Recital: A photo series by Logan White

Art — 23.08.21

Photographer: Logan White
Editor: Silken Weinberg
Masks: Pia Tori

Accomplished photographer, Logan White, presents her latest series, “Recital”. Photographed in Macon, Georgia, where she was born and raised, these images reflect the influence of her seventh generational Southern Gothic upbringing. The allegorical nature of White’s work reflects an interest in Northern Renaissance painting, with its awkward formality, iconography, and symbolism. She weaves her family’s distinctive matriarchal history with the tension of our contemporary climate. In this exclusive interview with Teeth Magazine, Logan White presents an insight into her personal body of work, investigating the emotional weight and impact of historical environment, tradition, and posterity.

Why Recital? What motivated this series?

Like so much of my work, this series was inspired by my mother, a classical concert pianist devoted to her craft. Growing up, I can recall her practicing six hours a day, the sound of the metronome, and being ripped from her arms crying when she had to go on stage to perform. She took care of my brother and me as a single mother, so I grew to feel like the composers of the pieces she played were my father figures, especially the Romantics like Rachmaninoff, Chopin, and Liszt. I remember sitting at the top of the stairs crying over how beautiful Für Elise by Beethoven was, and when I was a little bit older she taught it to me, and I performed it at the funeral reception of her Juilliard teacher, Adele Marcus. All of these things made me want to explore themes of perfectionism and bondage in femininity and classical music. I felt like “Recital” was an appropriate title literally and symbolically. 

How has growing up in the South informed your approach to photography and work in general?  Are there elements you wish to convey?

I often think about the time when I was five years old and discovered a book at my Grandma’s house by architectural photographer Clarence John Laughlin, called “Ghosts Along the Mississippi.” He would create these haunted tableaus, like spirit photography, using motion blur and double exposures, with ominous figures amidst the ruins of these dilapidated Southern mansions. He would write poems to accompany the photographs with titles like “In Sorrowful Light.” I was completely swept away, comforted by the familiarity, but aware of a darkness that permeated this place I considered home.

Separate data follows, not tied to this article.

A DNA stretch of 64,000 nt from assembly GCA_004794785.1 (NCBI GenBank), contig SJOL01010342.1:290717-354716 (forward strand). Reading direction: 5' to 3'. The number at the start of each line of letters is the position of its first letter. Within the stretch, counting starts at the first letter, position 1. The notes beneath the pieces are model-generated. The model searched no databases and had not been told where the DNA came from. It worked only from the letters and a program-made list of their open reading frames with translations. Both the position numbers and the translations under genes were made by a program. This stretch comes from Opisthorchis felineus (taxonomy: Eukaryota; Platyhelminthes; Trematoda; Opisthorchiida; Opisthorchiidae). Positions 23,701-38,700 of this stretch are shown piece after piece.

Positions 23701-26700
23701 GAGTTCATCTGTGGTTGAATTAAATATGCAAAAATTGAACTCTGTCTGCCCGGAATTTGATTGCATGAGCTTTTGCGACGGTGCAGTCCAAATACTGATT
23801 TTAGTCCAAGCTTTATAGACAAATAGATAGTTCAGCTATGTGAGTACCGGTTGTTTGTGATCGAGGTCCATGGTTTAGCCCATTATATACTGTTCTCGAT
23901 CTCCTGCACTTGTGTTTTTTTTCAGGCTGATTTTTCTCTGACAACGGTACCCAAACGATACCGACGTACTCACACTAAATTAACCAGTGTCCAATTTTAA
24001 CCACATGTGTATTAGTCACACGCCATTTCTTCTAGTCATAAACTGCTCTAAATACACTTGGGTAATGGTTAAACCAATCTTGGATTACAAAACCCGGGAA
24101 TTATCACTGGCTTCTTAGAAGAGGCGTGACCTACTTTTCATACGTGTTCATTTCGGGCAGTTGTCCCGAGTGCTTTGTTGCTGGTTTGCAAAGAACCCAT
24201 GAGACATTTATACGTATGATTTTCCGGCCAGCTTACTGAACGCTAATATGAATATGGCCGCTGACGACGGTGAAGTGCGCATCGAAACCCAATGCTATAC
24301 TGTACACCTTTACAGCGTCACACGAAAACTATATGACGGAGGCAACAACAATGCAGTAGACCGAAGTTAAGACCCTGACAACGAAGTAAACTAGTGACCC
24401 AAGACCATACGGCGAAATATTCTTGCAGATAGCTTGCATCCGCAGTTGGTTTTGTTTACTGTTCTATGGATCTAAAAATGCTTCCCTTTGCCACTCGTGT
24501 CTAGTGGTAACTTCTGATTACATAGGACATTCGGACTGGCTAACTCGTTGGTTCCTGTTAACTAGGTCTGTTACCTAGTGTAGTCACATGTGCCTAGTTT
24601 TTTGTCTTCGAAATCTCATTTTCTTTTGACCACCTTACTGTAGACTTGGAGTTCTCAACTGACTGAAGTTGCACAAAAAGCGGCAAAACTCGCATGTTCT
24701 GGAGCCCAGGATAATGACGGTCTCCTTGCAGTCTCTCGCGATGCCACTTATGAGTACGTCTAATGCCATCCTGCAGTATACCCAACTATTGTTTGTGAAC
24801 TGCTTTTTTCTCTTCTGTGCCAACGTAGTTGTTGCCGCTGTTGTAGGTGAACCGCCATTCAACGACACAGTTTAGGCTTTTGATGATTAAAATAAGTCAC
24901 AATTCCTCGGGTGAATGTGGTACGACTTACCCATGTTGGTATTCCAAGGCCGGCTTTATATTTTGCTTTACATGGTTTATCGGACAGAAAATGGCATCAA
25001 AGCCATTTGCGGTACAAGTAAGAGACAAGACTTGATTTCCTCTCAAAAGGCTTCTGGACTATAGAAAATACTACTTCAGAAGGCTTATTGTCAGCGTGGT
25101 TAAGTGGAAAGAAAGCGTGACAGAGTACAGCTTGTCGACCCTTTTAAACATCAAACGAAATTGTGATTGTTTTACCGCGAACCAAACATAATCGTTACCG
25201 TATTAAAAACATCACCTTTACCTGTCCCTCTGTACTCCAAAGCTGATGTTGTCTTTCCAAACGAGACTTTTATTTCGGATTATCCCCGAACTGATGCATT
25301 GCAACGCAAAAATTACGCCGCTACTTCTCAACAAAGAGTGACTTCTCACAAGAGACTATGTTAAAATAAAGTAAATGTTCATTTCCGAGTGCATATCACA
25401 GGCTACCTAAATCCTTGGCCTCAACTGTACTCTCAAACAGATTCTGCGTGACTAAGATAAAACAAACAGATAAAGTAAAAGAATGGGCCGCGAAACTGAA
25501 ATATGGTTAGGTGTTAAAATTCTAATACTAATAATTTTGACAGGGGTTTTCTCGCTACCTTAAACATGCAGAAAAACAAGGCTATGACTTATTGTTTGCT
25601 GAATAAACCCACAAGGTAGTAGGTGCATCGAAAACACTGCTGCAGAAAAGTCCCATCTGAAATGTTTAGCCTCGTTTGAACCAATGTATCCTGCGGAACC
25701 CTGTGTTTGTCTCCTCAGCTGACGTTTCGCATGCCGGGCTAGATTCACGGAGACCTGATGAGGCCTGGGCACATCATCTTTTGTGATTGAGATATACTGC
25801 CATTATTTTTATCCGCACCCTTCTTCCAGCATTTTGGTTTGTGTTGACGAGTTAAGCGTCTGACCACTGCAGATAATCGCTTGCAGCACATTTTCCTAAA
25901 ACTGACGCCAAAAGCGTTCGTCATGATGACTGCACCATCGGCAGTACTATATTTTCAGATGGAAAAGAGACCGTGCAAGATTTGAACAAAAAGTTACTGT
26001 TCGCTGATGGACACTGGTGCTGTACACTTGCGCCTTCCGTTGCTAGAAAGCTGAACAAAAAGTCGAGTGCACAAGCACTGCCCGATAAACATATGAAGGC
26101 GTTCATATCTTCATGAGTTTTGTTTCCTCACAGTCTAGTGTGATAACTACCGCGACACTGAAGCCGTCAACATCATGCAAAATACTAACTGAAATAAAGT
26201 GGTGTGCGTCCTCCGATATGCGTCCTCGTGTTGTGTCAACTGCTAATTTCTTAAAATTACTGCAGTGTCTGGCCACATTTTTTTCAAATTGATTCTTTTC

Where does this story take place?  Can you unpack the locations and the role they play?

The pictures were shot in Macon, Georgia, in three different houses. The house I grew up in, designed by esteemed Southern architect Neel Reid in 1905, which also serves as a concert hall, art gallery, and Steinway museum called Little Carnegie of the South (my mom has collected five historic Steinways ranging from 1866-1944). My Grandma’s house, which was built in 1890, is Victorian in style and has been passed down in my family for six generations. The third location is an Antebellum mansion called the “Hay House” also known as the “Palace of the South.” It was built in the style of Italian Renaissance Revival from 1855-1859 and is the epitome of grandeur. Sprawling at 18,000 square feet with exquisite plasterwork, stained glass, and trompe l’oeil, it was declared a National Historic Landmark in 1974. This particular location was the setting for the first concert I remember seeing my mother perform. 

Who are the subjects of this story?  What led you to capture these two specifically? 

These are my mom’s twin piano students, and I’ve been photographing them regularly over the past few years. I’m captivated by their sisterly bond and the intensity behind their gaze. They are kind and quiet but have a toughness to them that suggests they hold the key to some treasure chest of information. Like some cryptic secret I’m trying to unlock every time I photograph them.

How do time and tradition play into this series?

I’m interested in the coming of age and supernatural power girls possess at that time. Historically, that power has been considered a threat to men, so the representation of women has had an emphasis on the weakness and frailty of women, with femininity defined as self-sacrificing, thin wristed, devoted to a male love interest. I recall images of Victorian-era convalescence and the Pre-Raphaelites, with works like Sir John Everett Millais’ “Ophelia” and John William Waterhouse’s “The Lady of Shalott.” I investigate those power dynamics and present an image of awareness of that history and a setting for reckoning. 

I’m constantly looking back to understand the present. During quarantine, I was focused on recital portraits of my mother at the same age as the twins. I was interested in the restlessness that comes with that age in relation to the restlessness and existential dread of these times.   

Logan White graduated from Rhode Island School of Design with a degree in photography and studied in the European Honors Program in Rome, Italy.  She has been published in the New York Times, Vogue, and Dazed, and has exhibited internationally – most recently at Red Hook Labs in New York, the Photo Vogue Festival in Milan, and the Annenberg Space for Photography in Los Angeles. She lives in New York.  

You can stay up-t0-date with Logan via her website or Instagram.